FIG. 2 illustrates how web 48 is able to also enter by its end or edge 39 a recess 53 in the associated chamber bottom 32 or 33 and to sealingly contact the bounds of this recess. This contact may be a positive abutting of edge 39 in direction 15 as aparent from FIG. 2 or it may be a contact of the web flanks with the flanks of the recess permitting mutual sliding motion parallel to direction 15. Since on vibration flanges 8, 9 are approximated at faces 16, 17 corresponding to formation of the melt, edge 39 in the first case comes into contact with recess 53 not before the end of vibration whereas in the second case already at the beginning of vibration web 48 may sealingly engage the recess, for example, a groove.
To nevertheless permit vibrational motion the web root 38 acts as a bending hinge about which those longitudinal sections of web 48 which are oriented transverse to direction 14 pivot oscillatingly. The longitudinal sections oriented parallel to direction 14 execute no such pivotal motions. The chambers bounded by these longitudinal sections are also not constricted or widened. In any case the connection between web 48 and recess 53 is selected so that no attrition occurs due to the relative motions. Each of the other webs 49 to 51 like web 48 is able to engage the opposing flange.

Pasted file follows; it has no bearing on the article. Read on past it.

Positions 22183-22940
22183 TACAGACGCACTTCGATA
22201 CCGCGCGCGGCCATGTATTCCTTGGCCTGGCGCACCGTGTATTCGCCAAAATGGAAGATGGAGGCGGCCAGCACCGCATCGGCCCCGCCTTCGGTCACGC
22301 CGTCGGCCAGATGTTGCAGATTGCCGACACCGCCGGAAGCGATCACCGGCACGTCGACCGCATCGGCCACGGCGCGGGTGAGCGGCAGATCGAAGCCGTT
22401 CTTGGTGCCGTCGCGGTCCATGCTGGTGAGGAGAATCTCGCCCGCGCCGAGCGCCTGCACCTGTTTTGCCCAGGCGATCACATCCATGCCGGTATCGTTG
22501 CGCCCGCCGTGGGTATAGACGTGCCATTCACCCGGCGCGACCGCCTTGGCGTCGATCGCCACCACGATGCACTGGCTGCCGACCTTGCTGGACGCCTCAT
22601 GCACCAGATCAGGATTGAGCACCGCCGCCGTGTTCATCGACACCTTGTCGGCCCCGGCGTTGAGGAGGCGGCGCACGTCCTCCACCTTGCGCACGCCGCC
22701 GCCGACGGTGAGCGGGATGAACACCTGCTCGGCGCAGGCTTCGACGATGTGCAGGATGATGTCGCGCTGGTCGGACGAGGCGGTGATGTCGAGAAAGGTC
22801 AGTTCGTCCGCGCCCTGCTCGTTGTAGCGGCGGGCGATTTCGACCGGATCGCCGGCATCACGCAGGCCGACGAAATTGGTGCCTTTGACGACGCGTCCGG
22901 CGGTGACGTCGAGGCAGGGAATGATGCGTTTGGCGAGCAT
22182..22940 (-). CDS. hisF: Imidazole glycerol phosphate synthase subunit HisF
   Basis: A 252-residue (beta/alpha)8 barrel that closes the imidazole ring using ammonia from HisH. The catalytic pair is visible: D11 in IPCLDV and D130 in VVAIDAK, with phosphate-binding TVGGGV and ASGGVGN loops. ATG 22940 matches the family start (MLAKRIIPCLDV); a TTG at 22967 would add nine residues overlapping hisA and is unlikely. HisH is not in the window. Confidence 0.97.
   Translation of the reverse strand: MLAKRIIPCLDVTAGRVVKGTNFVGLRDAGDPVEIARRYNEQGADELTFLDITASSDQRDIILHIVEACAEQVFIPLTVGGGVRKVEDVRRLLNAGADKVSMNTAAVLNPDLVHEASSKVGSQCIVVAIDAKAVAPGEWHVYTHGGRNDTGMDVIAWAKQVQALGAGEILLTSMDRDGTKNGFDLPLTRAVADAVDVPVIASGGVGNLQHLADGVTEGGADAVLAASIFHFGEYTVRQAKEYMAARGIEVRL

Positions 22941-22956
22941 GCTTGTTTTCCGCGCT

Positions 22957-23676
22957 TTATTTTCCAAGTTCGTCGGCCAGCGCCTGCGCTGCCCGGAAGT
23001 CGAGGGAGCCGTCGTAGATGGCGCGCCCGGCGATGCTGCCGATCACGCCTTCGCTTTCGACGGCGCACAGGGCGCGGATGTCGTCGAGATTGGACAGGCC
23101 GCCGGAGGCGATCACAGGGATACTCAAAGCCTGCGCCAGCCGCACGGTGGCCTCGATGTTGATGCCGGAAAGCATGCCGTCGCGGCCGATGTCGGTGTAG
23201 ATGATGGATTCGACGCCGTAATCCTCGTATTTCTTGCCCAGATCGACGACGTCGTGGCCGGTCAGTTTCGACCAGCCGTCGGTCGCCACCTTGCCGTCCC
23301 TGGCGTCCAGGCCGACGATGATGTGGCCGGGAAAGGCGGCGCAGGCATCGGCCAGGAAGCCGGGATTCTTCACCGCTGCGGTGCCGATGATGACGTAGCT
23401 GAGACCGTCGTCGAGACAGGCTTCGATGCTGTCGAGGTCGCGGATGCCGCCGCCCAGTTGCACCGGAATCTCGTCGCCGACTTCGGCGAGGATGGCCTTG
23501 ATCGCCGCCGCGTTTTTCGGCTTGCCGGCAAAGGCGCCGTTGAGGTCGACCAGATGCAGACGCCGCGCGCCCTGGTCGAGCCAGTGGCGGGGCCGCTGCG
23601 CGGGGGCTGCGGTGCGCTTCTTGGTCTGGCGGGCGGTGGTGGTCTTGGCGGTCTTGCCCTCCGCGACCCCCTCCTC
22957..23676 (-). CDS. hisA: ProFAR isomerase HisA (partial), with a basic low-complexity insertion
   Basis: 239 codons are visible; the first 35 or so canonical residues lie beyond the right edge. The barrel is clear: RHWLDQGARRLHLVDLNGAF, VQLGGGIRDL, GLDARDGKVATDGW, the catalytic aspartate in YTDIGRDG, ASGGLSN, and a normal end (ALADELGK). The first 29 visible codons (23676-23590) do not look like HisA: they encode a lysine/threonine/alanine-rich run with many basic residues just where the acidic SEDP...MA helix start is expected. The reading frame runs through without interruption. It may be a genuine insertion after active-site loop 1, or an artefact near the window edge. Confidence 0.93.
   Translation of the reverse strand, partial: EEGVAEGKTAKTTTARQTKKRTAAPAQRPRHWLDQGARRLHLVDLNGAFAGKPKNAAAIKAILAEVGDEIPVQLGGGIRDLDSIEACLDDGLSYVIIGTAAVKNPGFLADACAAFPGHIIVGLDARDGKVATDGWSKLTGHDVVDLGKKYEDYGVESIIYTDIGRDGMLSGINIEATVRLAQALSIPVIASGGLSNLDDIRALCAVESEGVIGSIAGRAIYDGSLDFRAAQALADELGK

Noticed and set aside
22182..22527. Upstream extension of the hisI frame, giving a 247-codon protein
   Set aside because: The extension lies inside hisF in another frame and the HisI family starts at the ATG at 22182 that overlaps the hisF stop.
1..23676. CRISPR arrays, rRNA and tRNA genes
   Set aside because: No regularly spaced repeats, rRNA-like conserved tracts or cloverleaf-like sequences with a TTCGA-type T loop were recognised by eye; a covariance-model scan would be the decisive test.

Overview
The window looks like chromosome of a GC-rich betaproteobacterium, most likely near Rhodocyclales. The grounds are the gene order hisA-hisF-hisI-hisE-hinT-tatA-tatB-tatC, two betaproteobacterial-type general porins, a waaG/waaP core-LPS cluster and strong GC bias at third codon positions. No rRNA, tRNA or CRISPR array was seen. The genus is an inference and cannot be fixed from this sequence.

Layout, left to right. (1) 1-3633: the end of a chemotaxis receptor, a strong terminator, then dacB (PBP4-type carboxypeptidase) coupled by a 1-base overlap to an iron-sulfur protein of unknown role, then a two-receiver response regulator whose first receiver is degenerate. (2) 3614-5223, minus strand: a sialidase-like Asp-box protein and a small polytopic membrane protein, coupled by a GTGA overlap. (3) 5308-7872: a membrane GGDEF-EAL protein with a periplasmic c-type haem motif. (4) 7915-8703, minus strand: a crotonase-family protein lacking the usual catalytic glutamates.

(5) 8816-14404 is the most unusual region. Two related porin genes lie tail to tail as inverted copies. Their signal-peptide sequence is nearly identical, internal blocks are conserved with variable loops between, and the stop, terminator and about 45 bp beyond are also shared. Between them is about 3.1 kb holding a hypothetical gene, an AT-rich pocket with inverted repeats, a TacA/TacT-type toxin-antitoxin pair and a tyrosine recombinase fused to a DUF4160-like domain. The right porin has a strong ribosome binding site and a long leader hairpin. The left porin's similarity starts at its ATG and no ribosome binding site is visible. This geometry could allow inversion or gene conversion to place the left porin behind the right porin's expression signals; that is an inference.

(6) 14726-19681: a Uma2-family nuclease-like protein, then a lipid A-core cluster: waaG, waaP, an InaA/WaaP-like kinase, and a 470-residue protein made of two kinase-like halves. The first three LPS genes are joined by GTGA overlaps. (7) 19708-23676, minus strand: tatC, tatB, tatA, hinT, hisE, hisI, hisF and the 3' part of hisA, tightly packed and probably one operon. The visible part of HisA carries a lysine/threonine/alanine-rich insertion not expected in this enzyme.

Adjoining the outer circumference, each flange 8 or 9 comprises a reinforcement web or member 46, for example, a rib spaced from wall 4 and 5 respectively and protruding beyond the flange side facing away from seam 10. With the outer face 7 the annular web 46 bounds a groove 47. The bottom of groove 47 is parallel to planes 11, 13 and serves to receive the compressive force in direction 15 or the opposingly oriented counter force. In groove 47 the corresponding tool of the vibration welding machine can be reliably received without contacting wall 4 or 5.
FIG. 3 illustrates how only two chambers 25, 27 and a single gap 21 are provided between seam 10 and gap 23 whilst three chambers and two gaps are provided in FIGS. 1 and 2. Gap 23 is transversely offset from plane 43 of gap 21 and is located in the middle of chamber height 40, i.e. in plane 13. For this purpose none of the bounds of gap 23 is formed by one of bottom faces 32, 33. Instead both bounds are formed by webs 50, 52, each of which protrudes beyond the associated bottom face 32 or 33 and is equal in height. Both webs 50, 52 form inner face 6.